It's the feel-good story of 2013 that nobody is talking
The nation's budgetdeficit , which had been spiraling out of
control, is finally returning to manageable levels. Thanks to
higher governmentrevenues and lower government spending, thisyear
's shortfall (for thefiscal year ended Sept. 30)will likely be
around 40% lower than a year ago.
In fact, the Congressional Budget Office (CBO ) predicts the
budget deficit will fall below $400 billion by fiscal 2015. Good
Or is it?
Should we be pleased the budget deficit will still be larger
than the entireeconomy of many mid-sized countries? And for
investors, does that falling budget portend good news forstocks
andbonds ? Before we answer those questions, let's take a closer
look at the road ahead for the U.S. government's finances.
A Fast-Shrinking Deficit ($billions)
Source: Congressional Budget Office
Despite the current good news, demographic forces threaten to
push the deficit higher later this decade. Until policy makers
adopt additional measures to raise revenues (likely through tax
increases) and cut government spending, the CBO forecasts a $650
billion deficit by fiscal 2019 and an $800 billion deficit by
2022, as a growing pool of retirees absorb a higher amount of
retirement and health care benefits.
How much higher? The CBOnotes that Congress is currently
spending around $2 trillion every year on mandatory spending such
asSocial Security andMedicare , though that figure is expected to
swell 75% to $3.5 trillion by 2022.
No matter how large or small, the deficit is still troublesome
to the rising $16.7 trillion nationaldebt . And all that debt
means the government doles out more than $300 billion a year in
interest payments on that debt, which plays a role in keeping the
budget from coming into balance.
To be sure, the current interest payments actually benefit
from the current era of low interest rates. When interest rates
start to rise, the government will likely pay much higher sums.
Erskine Bowles, who has been leading a government council that
seeks to tackle the persistent deficits, paints matters in
"We'll be spending over $1 trillion a year on interest by
2020. That's $1 trillion we can't spend to educate our kids or to
replace our badly worn-out infrastructure," said Bowles at a
November 2012 forum hosted by IHS Global Insight.
"What makes it doubly bad is that trillion will be spent
principally in Asia because that's where our debt is," he
No matter how you look at it, it remains hard to see how the
national debt will stop growing and start shrinking. Even with
current low interest rates, the annual interest payments consume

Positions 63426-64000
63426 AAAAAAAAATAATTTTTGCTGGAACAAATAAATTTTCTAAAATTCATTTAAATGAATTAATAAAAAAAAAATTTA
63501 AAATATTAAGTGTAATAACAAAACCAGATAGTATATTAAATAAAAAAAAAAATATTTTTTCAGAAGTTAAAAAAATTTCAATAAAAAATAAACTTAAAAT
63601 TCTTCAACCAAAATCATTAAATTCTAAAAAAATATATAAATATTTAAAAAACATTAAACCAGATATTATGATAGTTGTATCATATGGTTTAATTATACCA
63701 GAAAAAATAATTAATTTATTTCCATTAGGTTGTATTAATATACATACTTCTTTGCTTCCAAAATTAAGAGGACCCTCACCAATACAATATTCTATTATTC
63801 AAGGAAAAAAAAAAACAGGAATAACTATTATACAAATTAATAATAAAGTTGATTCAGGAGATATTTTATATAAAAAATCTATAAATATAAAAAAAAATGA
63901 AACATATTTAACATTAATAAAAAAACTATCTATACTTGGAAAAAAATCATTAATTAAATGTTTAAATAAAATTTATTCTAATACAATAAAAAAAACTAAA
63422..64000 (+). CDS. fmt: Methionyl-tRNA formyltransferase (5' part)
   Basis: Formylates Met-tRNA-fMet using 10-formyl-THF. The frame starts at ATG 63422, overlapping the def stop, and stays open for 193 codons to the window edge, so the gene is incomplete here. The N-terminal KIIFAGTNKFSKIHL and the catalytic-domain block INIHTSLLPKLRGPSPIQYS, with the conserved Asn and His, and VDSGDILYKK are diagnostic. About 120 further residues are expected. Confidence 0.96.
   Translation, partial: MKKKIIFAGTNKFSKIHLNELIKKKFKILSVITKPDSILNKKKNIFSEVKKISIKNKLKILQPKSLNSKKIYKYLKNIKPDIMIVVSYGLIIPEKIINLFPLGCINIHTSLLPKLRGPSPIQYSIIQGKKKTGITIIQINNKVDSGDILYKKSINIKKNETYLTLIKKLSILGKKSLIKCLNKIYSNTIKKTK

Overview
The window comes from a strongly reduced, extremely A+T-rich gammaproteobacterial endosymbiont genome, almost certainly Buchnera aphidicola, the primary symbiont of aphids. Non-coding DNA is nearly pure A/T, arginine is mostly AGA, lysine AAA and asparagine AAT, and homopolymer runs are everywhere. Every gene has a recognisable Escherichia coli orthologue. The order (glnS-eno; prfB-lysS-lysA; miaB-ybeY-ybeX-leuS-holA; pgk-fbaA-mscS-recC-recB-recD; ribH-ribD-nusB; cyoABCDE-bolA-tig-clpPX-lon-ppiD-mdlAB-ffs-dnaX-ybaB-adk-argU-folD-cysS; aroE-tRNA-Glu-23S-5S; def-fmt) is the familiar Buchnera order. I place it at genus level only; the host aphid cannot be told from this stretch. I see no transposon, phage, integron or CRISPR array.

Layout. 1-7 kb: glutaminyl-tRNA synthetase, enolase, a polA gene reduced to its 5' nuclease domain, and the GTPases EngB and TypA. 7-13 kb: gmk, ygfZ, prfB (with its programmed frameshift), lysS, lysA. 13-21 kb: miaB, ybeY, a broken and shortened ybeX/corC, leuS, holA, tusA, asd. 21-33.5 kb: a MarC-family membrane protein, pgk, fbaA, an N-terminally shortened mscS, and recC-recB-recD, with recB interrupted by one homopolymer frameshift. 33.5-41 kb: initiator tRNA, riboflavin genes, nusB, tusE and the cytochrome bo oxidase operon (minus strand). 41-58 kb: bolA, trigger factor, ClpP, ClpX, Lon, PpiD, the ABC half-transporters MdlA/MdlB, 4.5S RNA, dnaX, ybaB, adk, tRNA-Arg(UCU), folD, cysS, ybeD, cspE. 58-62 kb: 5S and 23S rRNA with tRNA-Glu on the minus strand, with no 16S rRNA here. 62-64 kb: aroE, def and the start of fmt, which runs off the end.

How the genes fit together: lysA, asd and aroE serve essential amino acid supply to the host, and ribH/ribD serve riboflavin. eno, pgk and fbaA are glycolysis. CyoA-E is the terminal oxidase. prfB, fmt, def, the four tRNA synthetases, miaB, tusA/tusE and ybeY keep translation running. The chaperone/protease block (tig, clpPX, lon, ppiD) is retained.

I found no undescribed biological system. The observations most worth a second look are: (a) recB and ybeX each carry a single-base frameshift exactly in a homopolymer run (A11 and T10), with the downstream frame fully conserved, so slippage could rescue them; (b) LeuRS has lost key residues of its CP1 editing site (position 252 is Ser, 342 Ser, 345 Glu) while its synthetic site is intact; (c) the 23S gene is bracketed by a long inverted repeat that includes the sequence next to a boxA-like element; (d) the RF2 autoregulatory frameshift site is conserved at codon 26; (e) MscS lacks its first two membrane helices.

more of the federal budget than the Department of Agriculture,
Deptartment of Education and Department of State -- combined. By
next year, interest payments will exceed what the United States
spends annually onMedicaid .
Bad For Bonds?
Thus far, the huge tide of deficits and debt has not had much of
an impact onbond markets. The global economy has been so weak
that investors have gladly bought relatively safe government
bonds . But as the global economy strengthens, massive sums of
money will pull out of bond funds in pursuit of higher returns,
such as stocks.
The drop in demand for bonds means that bond issuers (such as
the government, states, municipalities and corporations) will
have tooffer higher yields. And rising bond yields means falling
bond prices, which will lead to a drop in value for thatbond fund
you may own. Net/net bonds are vulnerable to the ongoing budget
deficit, regardless if it's $1 trillion or $400 billion.
Good For Stocks?
So if investors can be expected to pull money out of bonds and
into stocks as the global economy firms, should we read that
tomean that budget deficits are good for stocks?
Not at all. In fact, we're already seeing real headwinds in
the economy as government spending shrinks.Uncle Sam provides
alot of juice to the U.S. economy with expenditures in defense,
technology, infrastructure and the like.Economists suggest the
smaller amount of government spending is already shaving a full
percentage point of growth from the U.S. economy'sGDP .
And with the massive debt and deficit pressure still in place,
government spending is bound to fall yet further, which means
Uncle Sam will be providing an ever-smaller boost to the economy.
Net/net stocks have rallied in recent years, despite still-large
deficits, but the road ahead will become bumpier as the
government shrinks in size.
Action to Take -->
Can Congress ever eliminate the nation's budget deficit? Where
there's a will, there's a way, but Washington has lacked the will
to do so. In 2012, I suggested ways the government could balance
its books. But thus far, only defense spending has been
tackled. The other five suggestions have gone unheeded.
Yet until you see Washington finally come to agreements that
cut spending and raiserevenue , you need to be concerned about
bonds and stocks. The recent drop in the annual deficit is great
news, but the fact that the national debt is fast-approaching $17
trillion means a debt-triggered crisis can't be ruled out.
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